Note: This is the third installment in an ongoing series that will detail how to build a computer starting with selecting the components and covering everything in between up to installing the OS and tweaking the BIOS. Here are the previous installment links for Tech Tip 84 and Tech Tip 85.
This week, we will pick up our series on how to build a computer where we left off and talk about the CPU (Central Processing Unit). So far in this series, we have covered choosing your case, power supply, CD drive, and floppy drive in Part One. Last week in Part Two, we went over choosing the hard drive, RAM, and motherboard.
This article on the CPU and CPU heat sink covers some of the most important parts of your computer. As always, the items covered in this article will be denoted in bold print in our list below. Components covered in previous articles will be denoted in italics and asterisks denote optional components.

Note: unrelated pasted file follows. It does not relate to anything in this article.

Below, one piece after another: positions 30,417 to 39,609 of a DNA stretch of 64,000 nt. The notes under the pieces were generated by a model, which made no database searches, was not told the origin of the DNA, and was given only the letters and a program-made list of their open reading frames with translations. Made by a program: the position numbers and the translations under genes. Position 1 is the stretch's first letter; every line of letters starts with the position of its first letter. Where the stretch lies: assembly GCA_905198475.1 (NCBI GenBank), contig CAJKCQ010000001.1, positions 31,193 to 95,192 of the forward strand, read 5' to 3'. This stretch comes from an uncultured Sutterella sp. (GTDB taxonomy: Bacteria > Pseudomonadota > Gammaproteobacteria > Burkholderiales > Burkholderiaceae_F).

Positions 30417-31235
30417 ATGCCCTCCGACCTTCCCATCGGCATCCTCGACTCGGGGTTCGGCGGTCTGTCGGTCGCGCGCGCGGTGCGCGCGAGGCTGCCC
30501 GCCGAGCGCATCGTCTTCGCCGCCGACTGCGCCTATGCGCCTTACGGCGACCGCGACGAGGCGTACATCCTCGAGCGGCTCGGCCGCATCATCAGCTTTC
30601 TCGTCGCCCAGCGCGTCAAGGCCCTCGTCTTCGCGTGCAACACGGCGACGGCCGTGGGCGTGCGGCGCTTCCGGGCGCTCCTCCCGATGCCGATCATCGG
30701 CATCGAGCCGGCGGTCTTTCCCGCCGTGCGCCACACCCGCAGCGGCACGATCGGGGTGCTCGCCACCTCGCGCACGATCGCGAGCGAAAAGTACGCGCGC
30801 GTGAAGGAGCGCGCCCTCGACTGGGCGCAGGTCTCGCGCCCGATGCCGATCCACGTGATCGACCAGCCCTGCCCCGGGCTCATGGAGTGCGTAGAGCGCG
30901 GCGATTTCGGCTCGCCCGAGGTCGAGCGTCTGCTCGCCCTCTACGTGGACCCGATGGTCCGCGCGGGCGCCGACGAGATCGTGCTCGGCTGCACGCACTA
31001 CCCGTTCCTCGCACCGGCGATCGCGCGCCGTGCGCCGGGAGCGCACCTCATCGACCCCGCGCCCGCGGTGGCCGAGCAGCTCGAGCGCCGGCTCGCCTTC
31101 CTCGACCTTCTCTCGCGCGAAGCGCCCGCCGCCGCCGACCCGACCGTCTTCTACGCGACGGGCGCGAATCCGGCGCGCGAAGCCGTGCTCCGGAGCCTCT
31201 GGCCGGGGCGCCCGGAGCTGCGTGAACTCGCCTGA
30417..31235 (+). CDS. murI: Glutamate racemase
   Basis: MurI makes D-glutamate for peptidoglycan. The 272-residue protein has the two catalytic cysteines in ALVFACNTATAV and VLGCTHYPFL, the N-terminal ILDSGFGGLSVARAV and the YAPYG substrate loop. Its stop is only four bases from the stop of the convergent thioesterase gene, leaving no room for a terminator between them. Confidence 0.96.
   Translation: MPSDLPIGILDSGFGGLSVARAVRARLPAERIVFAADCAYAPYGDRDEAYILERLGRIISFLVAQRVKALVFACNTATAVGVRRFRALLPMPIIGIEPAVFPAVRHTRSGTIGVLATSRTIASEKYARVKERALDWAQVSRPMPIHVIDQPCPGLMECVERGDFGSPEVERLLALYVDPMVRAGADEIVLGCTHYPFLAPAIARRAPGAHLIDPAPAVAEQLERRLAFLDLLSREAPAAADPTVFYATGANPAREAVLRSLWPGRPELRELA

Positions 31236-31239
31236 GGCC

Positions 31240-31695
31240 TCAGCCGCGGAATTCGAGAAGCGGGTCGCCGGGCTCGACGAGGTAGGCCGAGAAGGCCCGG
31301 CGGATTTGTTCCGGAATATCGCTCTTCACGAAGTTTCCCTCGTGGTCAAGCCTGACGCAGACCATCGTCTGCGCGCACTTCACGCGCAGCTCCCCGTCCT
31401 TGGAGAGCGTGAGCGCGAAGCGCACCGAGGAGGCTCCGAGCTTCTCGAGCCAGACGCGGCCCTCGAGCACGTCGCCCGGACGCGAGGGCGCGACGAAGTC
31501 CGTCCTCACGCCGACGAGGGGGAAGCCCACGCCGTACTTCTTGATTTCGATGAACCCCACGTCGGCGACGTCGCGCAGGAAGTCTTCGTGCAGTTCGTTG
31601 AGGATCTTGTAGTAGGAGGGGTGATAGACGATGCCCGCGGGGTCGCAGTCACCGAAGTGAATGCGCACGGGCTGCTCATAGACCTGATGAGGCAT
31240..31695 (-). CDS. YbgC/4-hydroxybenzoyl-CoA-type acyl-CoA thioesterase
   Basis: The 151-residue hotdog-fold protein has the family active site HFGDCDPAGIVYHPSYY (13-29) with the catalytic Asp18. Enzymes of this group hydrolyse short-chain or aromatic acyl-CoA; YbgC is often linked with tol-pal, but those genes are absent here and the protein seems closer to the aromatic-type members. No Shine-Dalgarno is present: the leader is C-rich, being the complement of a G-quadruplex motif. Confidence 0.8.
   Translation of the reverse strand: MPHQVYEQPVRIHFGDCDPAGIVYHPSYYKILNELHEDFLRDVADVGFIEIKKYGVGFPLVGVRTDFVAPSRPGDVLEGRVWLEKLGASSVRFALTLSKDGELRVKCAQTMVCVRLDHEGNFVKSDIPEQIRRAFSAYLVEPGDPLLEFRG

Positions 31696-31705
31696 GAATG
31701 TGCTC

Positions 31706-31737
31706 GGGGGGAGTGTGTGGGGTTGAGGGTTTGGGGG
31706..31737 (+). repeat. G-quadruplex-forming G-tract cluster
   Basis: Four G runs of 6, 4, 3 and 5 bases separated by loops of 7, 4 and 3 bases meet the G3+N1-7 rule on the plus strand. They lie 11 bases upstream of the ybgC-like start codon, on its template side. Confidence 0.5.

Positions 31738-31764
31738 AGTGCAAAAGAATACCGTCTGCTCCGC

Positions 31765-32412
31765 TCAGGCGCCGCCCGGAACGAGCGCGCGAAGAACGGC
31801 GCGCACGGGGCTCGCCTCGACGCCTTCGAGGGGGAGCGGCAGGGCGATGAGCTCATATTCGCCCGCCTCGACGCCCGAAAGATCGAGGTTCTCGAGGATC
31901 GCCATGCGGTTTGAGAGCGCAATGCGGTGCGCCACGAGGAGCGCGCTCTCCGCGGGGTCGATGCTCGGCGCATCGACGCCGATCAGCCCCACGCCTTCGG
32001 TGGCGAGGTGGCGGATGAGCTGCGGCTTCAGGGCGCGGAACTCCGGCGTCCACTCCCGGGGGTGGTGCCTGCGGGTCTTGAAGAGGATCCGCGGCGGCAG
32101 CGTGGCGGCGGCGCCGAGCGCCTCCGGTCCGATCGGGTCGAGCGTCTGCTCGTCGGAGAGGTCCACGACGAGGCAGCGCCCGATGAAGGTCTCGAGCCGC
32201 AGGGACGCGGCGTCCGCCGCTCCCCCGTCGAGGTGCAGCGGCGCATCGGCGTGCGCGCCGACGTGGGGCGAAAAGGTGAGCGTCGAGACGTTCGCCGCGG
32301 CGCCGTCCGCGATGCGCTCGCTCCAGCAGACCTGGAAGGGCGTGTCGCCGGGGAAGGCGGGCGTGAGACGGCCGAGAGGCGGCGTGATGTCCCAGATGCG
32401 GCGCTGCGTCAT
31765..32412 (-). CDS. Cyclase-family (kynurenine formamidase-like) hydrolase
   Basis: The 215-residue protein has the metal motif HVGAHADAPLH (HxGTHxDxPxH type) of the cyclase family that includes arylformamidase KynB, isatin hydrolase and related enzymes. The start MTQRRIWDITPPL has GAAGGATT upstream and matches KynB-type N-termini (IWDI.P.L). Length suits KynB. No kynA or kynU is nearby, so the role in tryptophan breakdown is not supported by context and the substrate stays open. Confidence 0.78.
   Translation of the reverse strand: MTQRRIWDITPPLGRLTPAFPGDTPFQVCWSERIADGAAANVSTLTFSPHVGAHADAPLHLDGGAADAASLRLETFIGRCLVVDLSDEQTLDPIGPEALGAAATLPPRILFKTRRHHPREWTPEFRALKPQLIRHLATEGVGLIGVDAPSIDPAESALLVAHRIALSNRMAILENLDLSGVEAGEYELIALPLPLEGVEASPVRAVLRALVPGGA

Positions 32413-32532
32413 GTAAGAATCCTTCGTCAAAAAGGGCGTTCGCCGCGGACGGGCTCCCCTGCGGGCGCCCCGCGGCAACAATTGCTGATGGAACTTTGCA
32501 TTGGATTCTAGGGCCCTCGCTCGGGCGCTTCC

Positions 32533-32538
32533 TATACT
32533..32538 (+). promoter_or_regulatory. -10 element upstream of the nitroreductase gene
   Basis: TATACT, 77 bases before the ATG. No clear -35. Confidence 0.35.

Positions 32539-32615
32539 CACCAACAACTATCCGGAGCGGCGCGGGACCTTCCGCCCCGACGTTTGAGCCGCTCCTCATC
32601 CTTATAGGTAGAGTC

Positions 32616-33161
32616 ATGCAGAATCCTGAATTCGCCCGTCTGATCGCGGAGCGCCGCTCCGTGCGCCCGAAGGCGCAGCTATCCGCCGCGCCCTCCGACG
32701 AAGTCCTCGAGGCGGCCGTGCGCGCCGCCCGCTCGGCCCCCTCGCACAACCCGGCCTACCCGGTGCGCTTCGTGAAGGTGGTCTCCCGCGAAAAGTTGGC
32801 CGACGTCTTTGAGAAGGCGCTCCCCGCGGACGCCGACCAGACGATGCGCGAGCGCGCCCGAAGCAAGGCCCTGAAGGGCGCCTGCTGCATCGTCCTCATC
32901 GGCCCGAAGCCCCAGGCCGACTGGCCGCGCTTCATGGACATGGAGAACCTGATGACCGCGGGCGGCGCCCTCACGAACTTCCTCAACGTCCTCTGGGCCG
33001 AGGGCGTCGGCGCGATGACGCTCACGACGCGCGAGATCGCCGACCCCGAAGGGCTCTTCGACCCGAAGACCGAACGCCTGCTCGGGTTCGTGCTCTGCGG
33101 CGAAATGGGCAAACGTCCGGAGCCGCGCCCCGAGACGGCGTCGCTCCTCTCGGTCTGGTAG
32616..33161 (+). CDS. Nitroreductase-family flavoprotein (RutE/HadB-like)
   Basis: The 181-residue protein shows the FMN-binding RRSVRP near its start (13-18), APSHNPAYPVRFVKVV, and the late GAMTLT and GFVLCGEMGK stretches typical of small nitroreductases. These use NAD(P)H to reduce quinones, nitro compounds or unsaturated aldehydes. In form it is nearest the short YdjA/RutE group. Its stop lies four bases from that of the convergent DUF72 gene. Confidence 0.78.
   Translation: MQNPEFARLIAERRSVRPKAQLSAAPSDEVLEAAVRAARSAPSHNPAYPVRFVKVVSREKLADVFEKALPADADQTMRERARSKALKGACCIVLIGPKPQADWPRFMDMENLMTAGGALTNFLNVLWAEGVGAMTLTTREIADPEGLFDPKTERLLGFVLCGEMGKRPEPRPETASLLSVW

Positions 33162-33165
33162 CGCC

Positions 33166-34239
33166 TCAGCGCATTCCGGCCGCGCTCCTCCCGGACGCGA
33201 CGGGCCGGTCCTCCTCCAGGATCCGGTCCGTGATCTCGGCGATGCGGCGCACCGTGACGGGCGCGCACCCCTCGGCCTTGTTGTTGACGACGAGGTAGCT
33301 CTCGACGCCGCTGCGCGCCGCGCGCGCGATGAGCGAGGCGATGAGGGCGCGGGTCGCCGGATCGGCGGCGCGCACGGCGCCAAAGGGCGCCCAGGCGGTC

• Power supply
• CD drives
• DVD drives
• Floppy Drive*
• Hard Drive(s)
• RAM (random access memory)
• CPU (central processing unit)
• CPU heat sink/fan
• Thermal paste
• Hard drive cable
• Floppy drive cable*
• CD/DVD drive cable
• Video card (graphics card)*
(optional if your motherboard has onboard graphics)
• Sound card* (optional if your motherboard has onboard sound)
• Monitor (display)
• Input – Keyboard/Mouse
• Operating system software
Like motherboards, there are a number of different CPUs on the market. Choosing which CPU you buy depends on what you want to do with your computer and the size of your budget. High-end CPUs like the new AMD FX-62 can run you about $1,000.00. On the other end of the AMD spectrum, you can get an AMD Sempron CPU, such as this one from Geeks.com for under $90.00.
What’s the difference? Mostly, the difference is in the speed of the processor and the number of cores the CPU chip has. A dual core processor, like the AMD FX-62 has two physical processors, or cores, inside the one chip. Two cores allows the processor to do more work and run more tasks simultaneously without making your computer run sluggishly. On the other hand, a single core processor has only one core and can’t do as much work at once.